After check-in, I proceeded to immigration and security, for which there are dedicated premium lanes. I was through in a breeze and made my way to the Plaza Premium lounge, which is both a Priority Pass lounge as well as the lounge that Emirates business class passengers have access to. There are several other lounges at MCT, and it should be noted that the Plaza Premium lounge is located on the lower floor of the terminal, whereas the other lounges are all upstairs.
The lounge was one large room of a fairly decent size, with plenty of seating and a buffet area in the corner right past the entrance. Overall, the lounge remained pretty empty while I was there, and I found it to be fine for a quick stop before my flight. Other than having some cool model airplanes at the entrance, there’s nothing particularly novel or exciting about this lounge. It was a bit dimly light for my tastes, but otherwise I had no complaints. I didn’t get a chance to sample any of the food, as they were transitioning between breakfast and lunch while I was there. That said, the selection looked decent-to-good for a Priority Pass lounge.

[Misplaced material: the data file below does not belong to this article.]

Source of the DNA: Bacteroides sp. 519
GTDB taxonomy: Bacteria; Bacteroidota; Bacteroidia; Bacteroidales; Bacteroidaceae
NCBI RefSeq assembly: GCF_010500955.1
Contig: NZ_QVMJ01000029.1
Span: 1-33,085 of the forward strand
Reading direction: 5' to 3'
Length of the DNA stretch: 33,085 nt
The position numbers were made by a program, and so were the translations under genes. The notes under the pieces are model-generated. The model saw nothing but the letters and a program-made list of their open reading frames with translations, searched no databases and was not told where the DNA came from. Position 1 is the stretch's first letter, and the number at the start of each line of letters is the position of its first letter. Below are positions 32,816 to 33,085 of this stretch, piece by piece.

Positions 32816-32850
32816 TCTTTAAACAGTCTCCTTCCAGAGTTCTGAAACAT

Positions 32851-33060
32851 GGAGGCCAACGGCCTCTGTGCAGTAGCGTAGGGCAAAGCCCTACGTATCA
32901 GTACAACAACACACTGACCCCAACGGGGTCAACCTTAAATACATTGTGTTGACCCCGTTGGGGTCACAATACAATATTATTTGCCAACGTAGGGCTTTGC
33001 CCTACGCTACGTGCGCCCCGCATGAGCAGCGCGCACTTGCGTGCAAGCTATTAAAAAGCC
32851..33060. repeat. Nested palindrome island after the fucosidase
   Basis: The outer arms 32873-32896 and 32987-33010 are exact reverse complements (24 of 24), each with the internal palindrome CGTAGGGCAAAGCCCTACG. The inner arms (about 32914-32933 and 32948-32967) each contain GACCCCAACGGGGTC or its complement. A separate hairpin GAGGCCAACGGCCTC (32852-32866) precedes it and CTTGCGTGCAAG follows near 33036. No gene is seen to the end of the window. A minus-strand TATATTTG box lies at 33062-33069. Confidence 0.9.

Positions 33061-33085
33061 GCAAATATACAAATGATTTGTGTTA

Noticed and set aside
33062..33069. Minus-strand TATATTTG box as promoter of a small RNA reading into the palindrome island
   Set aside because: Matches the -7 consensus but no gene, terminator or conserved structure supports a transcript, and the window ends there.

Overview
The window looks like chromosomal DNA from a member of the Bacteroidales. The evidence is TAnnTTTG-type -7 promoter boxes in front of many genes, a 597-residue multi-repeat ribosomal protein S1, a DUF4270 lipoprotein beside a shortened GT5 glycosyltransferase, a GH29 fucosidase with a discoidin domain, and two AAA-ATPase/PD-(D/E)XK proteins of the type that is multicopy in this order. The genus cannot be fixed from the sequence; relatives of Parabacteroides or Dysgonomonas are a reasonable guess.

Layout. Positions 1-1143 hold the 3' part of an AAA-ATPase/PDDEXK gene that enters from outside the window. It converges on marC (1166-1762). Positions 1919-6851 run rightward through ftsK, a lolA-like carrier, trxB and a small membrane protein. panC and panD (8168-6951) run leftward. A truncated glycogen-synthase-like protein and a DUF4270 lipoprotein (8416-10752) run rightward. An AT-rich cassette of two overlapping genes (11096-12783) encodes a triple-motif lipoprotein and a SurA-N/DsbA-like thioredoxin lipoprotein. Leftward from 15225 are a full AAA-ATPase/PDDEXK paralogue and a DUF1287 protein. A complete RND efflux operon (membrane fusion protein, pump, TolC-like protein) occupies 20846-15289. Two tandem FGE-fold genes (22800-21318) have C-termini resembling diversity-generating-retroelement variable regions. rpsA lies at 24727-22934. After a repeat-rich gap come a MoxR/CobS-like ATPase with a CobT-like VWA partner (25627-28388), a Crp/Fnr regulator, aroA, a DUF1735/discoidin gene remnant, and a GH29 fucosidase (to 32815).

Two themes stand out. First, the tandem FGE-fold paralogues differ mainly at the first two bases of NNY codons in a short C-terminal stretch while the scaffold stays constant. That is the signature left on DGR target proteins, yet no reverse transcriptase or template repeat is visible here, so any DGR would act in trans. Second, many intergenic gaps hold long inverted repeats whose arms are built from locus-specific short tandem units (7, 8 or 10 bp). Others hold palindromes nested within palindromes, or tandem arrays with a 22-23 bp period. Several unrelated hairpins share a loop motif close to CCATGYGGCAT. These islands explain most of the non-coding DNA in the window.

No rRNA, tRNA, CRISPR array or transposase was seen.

I headed down to my gate about 30 minutes before boarding, expecting it to be a bit of a zoo. Because the flight boarded from a remote gate, the gate area was one large room where we waited for the buses that took us to the plane. The gate area this flight used was clearly not designed for widebodies, as there were nowhere near enough seats, and crowding in the terminal just to get inside the waiting area was pretty insane. Think 35X at DCA but much, much worse.